The second method prescribed is for a Constitutional Convention to be called by two-thirds of the legislatures of the States, and for that Convention to propose one or more amendments. These amendments are then sent to the states to be approved by three-fourths of the legislatures or conventions. This route has never been taken, and there is discussion in political science circles about just how such a convention would be convened, and what kind of changes it would bring about.
Regardless of which of the two proposal routes is taken, the amendment must be approved by three-fourths of states. Passage by the legislature or convention is by simple majority.
It is interesting to note that at no point does the President have a role in the formal amendment process (though he would be free to make his opinion known). He cannot veto an amendment proposal, nor a ratification. So I don’t believe that even one, much less two, amendment will come in the next four years. ”a reversal of Roe V Wade”
Not even remotely probable with the current Supreme Court, but will probably change within the next 20 years. As I mentioned earlier, the U.S. is growing more conservative and the courts will eventually reflect that trend. More and more polls show a majority of Americans are against or favor restrictions on abortion. Go online and do some research, from Zogby to Gallup to the LA Times to Fox to the Center For American Women and Politics, all polls reflect growing opposition to “abortion on demand.”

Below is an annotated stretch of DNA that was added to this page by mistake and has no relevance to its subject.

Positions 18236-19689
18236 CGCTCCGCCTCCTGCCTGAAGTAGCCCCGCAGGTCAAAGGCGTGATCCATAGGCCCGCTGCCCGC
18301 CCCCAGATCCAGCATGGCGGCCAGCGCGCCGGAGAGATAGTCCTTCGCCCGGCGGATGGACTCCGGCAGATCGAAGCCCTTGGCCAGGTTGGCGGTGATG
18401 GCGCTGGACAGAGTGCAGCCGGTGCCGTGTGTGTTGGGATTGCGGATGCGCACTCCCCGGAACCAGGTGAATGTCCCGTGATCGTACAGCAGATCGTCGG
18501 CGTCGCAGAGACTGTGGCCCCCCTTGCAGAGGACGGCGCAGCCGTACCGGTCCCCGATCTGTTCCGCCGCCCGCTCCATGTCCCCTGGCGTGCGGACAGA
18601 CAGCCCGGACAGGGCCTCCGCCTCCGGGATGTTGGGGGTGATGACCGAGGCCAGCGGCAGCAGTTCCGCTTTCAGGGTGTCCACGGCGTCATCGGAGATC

I would like to see Roe V. Wade changed to allow individual states to determine their stance on the law.
Something to consider, Roe V. Wade probably contributed to the loss of your candidate. About.com
lists the number of abortions in the U.S. each year starting in 1973, "based on assumptions by the Alan Guttmacher Institute." If we add up the numbers from 1975-86, we come up with approximately 17.5 million missing eligible voters between 18 and 29 years old. Exit polls found that voters this age who were
born went for Kerry over Bush, 54% to 45%, while Bush had a majority in all other age groups. If it's true that women who have abortions tend to be more liberal than those who don't, then the unborn 18- to 29-year-olds likely would have favored the Democrat even more heavily. Prayer in public school
Unlike abortion, I don’t see this changing, I do see more private schools and increases in school vouchers and I think the District of Columbia is where this battle will be fought. An overwhelming majority of blacks in D.C. want vouchers or better access to private school. Congress has been blocking those attempts (shameful when you consider that no Congress person’s children attend school there) and that battle will come to a head in the next few years. ”a further polarization of wealth”